Coming from Cornwall, Wilson-Claridge and Richard D James had already started Rephlex Records, the beginning of the Aphex Twin phenomenon that – for the purposes of this article – existed in a world of its own creation. Meanwhile, Tom Middleton had been working with Mark Pritchard on a range of projects, including Link & E621, Reload and Global Communication. Elsewhere, Russ Gabriel had started up Ferox Records and Luke Slater was starting to forge his own path.
“I used to regularly go to Jelly Jam records in Portsmouth,” says Gabriel. “Luke Slater was working there at the time and he introduced me to some great music. When I got around to starting Ferox in 1993, he also handed me some demo tapes from new artists that had sent him unreleased stuff.”
Closer to the hub of East London and Essex, A13 was a label that supported less connected artists such as LA Synthesis as well as some of the Repeat and related output. Meanwhile, General Production Recordings had a strong hand in releasing early material from a whole host of characters. Beyond the early The Black Dog 12-inches and the aforementioned Plaid album, Wayne Archbold’s enterprise gave rise to the esoteric styles of York-based producer Beaumont Hannant and more challenging fare by John Dalby and Germ (an early moniker for Tim Wright). One of the widely agreed successes of GPR was Luke Slater’s 7th Plain albums My Yellow Wise Rug and The 4 Cornered Room, which stand as landmark techno releases to this day. However, some have mixed feelings about the practices of GPR in those years.
“We don’t have fond memories of our time with GPR,” states Turner firmly. “Wayne lost touch with us, as his model was not to pay his artists. He put out some good music, but the label wasn’t there at the start. It capitalised on the scene that pre-existed.”
One step to the side of this hive of activity was Irdial-Discs. Akin Fernandez’s label contributed to the musical progression of the time. But their modus operandi was staunchly independent from any other concerns – commercial, social or otherwise.
“I started Irdial-Discs to release music simply because it should be released,” explains Fernandez. “I didn’t care if it sold or not, knowing that eventually what we were doing would take its proper place.”
The label started in 1987, releasing a variety of Fernandez projects, the most prominent of which was Aqua Regia. In 1992 the label made some decisive entries into the annals of UK techno history, signing Lee Purkiss’ In Sync for the evergreen classic Storm, releasing the first single by the late Matt Cogger as Neuropolitique and tapping Luke Slater for his In the Shadow release as Morganistic.
Irdial managed to establish itself as a force among British electronic labels, despite – or perhaps because – of its divisive appeal. Certainly with its wild card tendencies (particularly in Fernandez’s own productions) there was less stylistic consistency.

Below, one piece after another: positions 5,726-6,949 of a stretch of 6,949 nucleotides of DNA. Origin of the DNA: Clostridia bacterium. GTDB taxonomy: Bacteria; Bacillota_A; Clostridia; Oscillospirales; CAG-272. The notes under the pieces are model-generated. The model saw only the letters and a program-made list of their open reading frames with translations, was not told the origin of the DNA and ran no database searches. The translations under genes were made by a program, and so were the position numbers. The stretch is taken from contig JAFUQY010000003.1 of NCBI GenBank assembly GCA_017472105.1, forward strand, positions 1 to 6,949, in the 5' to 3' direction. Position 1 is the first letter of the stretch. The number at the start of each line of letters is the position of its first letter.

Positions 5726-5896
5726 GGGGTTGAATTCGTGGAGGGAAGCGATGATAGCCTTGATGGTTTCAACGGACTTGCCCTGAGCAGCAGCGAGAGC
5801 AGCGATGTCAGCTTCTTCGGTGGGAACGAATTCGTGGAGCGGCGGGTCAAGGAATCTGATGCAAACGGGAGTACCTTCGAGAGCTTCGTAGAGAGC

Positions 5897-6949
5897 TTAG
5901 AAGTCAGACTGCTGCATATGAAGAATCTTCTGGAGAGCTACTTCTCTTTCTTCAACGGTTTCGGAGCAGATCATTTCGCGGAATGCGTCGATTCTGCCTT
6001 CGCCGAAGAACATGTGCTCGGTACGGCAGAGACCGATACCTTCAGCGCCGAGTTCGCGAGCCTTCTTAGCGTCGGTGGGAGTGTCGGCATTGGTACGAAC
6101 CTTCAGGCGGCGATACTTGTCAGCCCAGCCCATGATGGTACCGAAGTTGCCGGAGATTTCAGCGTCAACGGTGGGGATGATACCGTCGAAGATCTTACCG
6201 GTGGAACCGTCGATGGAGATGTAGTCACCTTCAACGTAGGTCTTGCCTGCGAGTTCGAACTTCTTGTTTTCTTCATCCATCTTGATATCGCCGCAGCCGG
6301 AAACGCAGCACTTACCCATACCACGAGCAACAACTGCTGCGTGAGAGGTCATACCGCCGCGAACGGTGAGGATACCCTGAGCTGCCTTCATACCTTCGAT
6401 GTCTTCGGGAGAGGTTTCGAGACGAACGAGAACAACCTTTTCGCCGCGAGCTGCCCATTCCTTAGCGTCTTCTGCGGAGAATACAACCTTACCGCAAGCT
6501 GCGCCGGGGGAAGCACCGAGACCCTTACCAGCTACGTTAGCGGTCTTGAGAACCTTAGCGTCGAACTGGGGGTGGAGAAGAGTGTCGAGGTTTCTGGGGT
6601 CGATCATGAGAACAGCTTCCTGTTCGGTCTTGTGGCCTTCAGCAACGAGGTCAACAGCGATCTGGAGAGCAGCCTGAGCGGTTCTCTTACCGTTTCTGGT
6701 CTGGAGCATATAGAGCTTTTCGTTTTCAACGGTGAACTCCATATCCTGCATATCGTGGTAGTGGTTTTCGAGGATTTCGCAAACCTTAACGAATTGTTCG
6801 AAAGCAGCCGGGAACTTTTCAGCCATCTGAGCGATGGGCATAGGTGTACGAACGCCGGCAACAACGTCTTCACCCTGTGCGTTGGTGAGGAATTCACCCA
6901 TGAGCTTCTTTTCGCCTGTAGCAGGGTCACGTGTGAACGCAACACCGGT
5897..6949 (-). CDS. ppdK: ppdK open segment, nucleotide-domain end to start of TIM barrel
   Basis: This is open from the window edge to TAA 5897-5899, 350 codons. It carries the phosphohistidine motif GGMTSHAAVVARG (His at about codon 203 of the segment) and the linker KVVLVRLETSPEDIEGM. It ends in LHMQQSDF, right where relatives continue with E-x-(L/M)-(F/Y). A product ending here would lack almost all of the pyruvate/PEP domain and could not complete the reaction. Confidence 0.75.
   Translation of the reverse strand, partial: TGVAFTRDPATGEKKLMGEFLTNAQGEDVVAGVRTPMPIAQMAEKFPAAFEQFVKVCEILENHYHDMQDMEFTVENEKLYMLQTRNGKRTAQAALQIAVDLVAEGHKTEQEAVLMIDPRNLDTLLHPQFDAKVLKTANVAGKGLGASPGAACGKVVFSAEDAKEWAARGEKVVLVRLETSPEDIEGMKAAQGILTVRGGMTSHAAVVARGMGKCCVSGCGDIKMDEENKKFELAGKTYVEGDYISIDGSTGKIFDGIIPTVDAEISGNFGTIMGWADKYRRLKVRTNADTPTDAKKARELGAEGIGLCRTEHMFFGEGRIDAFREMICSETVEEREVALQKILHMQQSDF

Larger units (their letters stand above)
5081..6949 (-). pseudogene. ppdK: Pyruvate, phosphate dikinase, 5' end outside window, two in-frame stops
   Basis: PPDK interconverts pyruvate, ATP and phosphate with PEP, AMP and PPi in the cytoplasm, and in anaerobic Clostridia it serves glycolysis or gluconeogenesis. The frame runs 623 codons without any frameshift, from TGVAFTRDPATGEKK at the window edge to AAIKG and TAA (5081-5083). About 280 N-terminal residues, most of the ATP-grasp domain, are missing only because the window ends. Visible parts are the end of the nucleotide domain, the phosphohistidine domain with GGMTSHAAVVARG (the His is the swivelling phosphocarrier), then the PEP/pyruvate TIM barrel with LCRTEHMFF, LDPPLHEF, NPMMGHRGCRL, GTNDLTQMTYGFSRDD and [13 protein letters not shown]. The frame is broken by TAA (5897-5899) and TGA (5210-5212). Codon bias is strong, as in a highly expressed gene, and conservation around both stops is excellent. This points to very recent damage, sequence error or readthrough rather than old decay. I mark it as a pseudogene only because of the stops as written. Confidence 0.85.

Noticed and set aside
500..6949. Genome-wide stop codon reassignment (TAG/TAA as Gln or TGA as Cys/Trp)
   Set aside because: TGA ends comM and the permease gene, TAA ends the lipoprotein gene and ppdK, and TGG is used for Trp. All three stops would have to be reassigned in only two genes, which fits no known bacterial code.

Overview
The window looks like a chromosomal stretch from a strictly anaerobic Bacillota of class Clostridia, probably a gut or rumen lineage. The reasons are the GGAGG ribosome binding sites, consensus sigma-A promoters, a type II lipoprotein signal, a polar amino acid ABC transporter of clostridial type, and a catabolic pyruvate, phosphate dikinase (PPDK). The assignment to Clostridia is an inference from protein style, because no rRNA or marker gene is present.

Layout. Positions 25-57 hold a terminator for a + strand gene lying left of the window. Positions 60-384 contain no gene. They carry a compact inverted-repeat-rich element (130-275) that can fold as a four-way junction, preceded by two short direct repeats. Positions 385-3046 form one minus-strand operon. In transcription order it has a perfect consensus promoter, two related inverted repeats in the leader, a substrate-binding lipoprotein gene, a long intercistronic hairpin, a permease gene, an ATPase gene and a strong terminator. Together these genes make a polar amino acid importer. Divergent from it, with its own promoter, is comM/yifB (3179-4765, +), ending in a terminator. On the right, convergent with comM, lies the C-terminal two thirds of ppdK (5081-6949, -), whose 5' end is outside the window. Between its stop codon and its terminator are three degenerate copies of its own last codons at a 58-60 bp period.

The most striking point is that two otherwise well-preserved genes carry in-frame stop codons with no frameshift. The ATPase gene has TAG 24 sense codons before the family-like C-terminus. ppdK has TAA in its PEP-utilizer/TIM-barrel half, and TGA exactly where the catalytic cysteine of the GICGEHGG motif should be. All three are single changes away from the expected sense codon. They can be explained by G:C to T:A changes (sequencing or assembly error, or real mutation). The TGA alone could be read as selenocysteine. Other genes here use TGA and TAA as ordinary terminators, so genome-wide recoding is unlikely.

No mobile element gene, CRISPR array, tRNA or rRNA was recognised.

“In the 90’s, Irdial’s DJ return forms were split down a very wide middle,” recalls Paul Chivers, AKA Ramjac Corporation. “People either loved his tracks or hated them. ‘Leaders in the leftfield’ was one of Akin’s slogans, and ‘In your hearts, not the charts.’ Later, [it was] ‘Fuck you if you can’t be bothered to listen.’”
BEYOND THE BEDROOM STUDIO
While the various artists pursuing this sound were having success putting out records, the engagement of UK techno with the club scene was a more ramshackle affair. “A lot of [UK techno] wasn’t overtly club-based, so there wasn’t really a club that exclusively covered that stuff,” explains Degiorgio. “It all got mixed up. There was a crossover with venues like Dungeons and Labyrinth where you would hear really purist techno, but then also you would hear something by The Blapps Posse, very jump up rough ragga breakbeat-influenced kind of tracks.”
For the likes of B12 and Plaid, early forays into live performance tended to be uncertain affairs that involved an entire studio’s worth of equipment and a crowd that was used to feasting on the progressively intensifying rush of lively party music.
“We started playing out fairly early on,” reveals Turner. “Our first show was in Kings Cross when we sat on the floor with synths and drum machines. It was pretty weird playing back then. You’d often get comments from the in house engineers to the effect, ‘Where are the instruments?’”
“We used to get booked for proper raves,” Rutter recalls, “and we used to turn up and make B12 ambient chill music or whatever you would call what we do. We were always cringing ‘cos we would have people just glaring at us thinking, ‘What are these guys doing?’”
Tucked away in the Cable Street studios in East London, however, there was a brief, unique gathering that represented an alternative to the glassy-eyed laser-reaching revelry of most nights in the early ’90s. It was called Spacetime, and it was set up by Mia Manners and her business partner Richard Sharp, who produced holographic clothing that would go on to feature in Adamski’s iconic “Killer” video as well as becoming synonymous with the look of Mixmaster Morris. “Within minutes of getting Spacetime going, we began having these little soirees,” Manners recalls, “and then these soirees started to turn into parties, and once the word was out that we had this most amazing space, the world started coming.”
Amongst the characters woven into the fabric of the Spacetime parties were Jonah Sharp (who would go on to bring the British ambient techno sound to San Francisco as Spacetime Continuum), the aforementioned Morris, Paul Hartnoll of Orbital fame and Mr C. More significant than the line-ups, though, was the ethos. Hedonistic revelry came second. The spirit was instead centred around ambient electronica and deep, experimental techno, with plenty of space afforded to live performance.